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Matlack v. Barnhart

March 22, 2004

JACQUIE MATLACK, CLAIMANT,
v.
JOANNE B. BARNHART, COMMISSIONER OF SOCIAL SECURITY, DEFENDANT.



The opinion of the court was delivered by: Irenas, Senior District Judge

OPINION

Jacquie Matlack ("Claimant") brings this action pursuant to 42 U.S.C. § 405(g) of the Social Security Act ("Act") *fn1 for review of the final determination of the Commissioner of Social Security ("Commissioner") denying her applications for Social Security Disability Insurance Benefits. For the following reasons, the Court will affirm the Commissioner's decision.

I.

On August 24, 2000, Claimant filed applications for disability insurance benefits and supplemental security income with the Social Security Administration alleging an inability to work. Claimant's applications were denied both initially and upon reconsideration. (R. at 12).

On January 9, 2002, a hearing was held before an Administrative Law Judge ("ALJ"). (R. at 12-19). The ALJ issued a decision denying Claimant's request for a period of disability and disability insurance benefits. Id. The ALJ found that Claimant had not engaged in substantial gainful activity since the alleged onset of disability on September 4, 1991. (R. at 13, 18). The ALJ also found that Claimant's medical complaints did not singly or combined establish a severe impairment as required by the criteria in the Commissioners Listing of Impairments, and the limitations resulting from these alleged medical complaints were not supported by objective medical evidence. 20 C.F.R. Part 404(P), App. 1.; (R. at 16, 18). Finally, the ALJ found that Claimant had regained the residual functional capacity to perform her past relevant work prior to December 31, 1996, the date she was last insured for a period of disability and disability insurance benefits as prescribed by 20 C.F.R. 404.1520(f). (R. at 17, 18).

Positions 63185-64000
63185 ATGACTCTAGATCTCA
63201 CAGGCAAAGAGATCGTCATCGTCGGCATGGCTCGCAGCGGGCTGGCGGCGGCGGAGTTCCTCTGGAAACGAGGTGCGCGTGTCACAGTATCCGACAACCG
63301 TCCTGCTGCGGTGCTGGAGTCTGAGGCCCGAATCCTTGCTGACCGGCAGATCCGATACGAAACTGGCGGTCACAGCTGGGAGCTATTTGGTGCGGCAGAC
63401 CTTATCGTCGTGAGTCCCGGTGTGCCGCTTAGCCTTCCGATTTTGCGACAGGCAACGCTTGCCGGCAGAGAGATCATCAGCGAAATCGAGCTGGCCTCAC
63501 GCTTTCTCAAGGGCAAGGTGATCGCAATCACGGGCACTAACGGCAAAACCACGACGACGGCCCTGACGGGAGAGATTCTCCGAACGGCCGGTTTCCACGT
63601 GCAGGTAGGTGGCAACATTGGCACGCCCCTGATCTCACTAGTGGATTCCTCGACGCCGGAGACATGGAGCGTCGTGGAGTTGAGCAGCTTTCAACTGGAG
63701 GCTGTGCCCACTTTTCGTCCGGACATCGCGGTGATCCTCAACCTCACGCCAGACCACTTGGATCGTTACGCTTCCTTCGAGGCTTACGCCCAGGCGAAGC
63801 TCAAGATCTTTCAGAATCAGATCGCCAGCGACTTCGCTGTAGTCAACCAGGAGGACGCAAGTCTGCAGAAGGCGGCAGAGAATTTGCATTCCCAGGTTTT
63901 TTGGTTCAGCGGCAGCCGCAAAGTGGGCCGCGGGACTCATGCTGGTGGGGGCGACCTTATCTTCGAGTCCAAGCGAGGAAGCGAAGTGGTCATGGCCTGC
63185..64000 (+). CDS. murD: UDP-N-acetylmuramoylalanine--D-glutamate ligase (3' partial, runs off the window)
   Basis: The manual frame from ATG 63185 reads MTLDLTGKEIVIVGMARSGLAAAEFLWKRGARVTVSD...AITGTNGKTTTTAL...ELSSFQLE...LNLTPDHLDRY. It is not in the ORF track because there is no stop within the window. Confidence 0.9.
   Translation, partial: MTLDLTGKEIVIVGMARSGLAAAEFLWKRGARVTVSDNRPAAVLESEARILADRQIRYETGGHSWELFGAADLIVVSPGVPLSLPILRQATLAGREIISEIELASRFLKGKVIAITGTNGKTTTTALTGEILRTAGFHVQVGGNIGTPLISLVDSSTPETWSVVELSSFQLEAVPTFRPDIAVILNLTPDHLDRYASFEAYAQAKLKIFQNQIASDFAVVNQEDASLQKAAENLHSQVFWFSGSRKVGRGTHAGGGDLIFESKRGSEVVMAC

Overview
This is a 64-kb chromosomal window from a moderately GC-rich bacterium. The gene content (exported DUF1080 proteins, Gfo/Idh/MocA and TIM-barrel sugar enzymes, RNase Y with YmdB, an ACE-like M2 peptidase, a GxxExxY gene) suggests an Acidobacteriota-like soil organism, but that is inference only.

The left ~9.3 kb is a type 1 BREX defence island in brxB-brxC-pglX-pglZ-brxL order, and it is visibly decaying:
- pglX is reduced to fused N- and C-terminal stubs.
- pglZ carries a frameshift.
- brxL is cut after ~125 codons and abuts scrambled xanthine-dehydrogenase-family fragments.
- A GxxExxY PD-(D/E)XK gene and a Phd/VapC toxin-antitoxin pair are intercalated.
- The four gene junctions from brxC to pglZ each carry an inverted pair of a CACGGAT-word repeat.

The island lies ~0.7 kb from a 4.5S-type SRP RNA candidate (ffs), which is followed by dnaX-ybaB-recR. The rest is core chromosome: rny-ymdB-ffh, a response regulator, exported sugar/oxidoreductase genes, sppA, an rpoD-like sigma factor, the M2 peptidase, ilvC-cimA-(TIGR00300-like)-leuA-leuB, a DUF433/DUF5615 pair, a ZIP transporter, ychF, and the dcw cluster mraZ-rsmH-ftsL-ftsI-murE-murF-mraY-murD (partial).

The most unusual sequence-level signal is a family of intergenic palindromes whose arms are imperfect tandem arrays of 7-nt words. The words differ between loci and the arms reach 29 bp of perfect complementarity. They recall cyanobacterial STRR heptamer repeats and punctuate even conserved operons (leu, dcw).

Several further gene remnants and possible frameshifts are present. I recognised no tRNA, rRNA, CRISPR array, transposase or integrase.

II.

Claimant was born on March 7, 1955. (R. at 27). She completed high school and one year of cosmetology school (R. at 28), and resides in Sewell, New Jersey with her husband. (R. at 26-27). Claimant was last employed in 1991, working as a manager at Wawa. (R. at 29).

Claimant has relevant employment experience. In 1982, Claimant was employed by First Class Leasing Company, Inc. as a leasing agent. Her duties included both office work and delivering cars to customers. (R. at 33, 77). From 1983 to 1985, Claimant worked for Martin Chevrolet Buick, Inc. as a title clerk processing registration and title paperwork as well as dropping off and picking up documentation at the Motor Vehicle Bureau. (R. at 34, 78-79). In 1986, she began working as a personal secretary at Edmund Scientific, performing mostly office work, until she was promoted to director of sales, which required her to travel to trade shows. (R. at 34-35, 79). During her employment at Edmund Scientific in 1986, Claimant also worked for Burns Auto-Dealers as a sales and leasing agent. (R. at 34-35, 80). While working for Edmund Scientific in 1990, Claimant also worked for Bee-Kay Enterprises, Inc. as an office manager. (R. at 35-36, 82). Finally, while working for Edmund Scientific in 1991, Claimant also worked for Wawa, Inc. unloading supplies and stocking shelves. (R. at 30, 83). On September 4, 1991, during the course of her duties at Wawa, Claimant slipped and fell while carrying merchandise; the items she was carrying fell on top of her. (R. at 29). Since then, she has not engaged in any substantial gainful employment. (R. at 13, 18).

On October 21, 1991, Claimant was evaluated by Dr. Roy Gorin, M.D.. (R. at 14). The examination showed good range of motion in the neck, pain in the shoulder but no weakness, and some pain in the back and knee. Dr. Gorin recommended that Claimant "get back to the work force." Id. A radiological exam dated September 6, 1991, performed by Dr. Beran, showed "mild rotation of the lumbar spine." (R. at 307). A second exam dated September 25, 1991, performed by Dr. Mallon, showed "minimum arthrotic changes in the mid dorsal area." (R. at 501).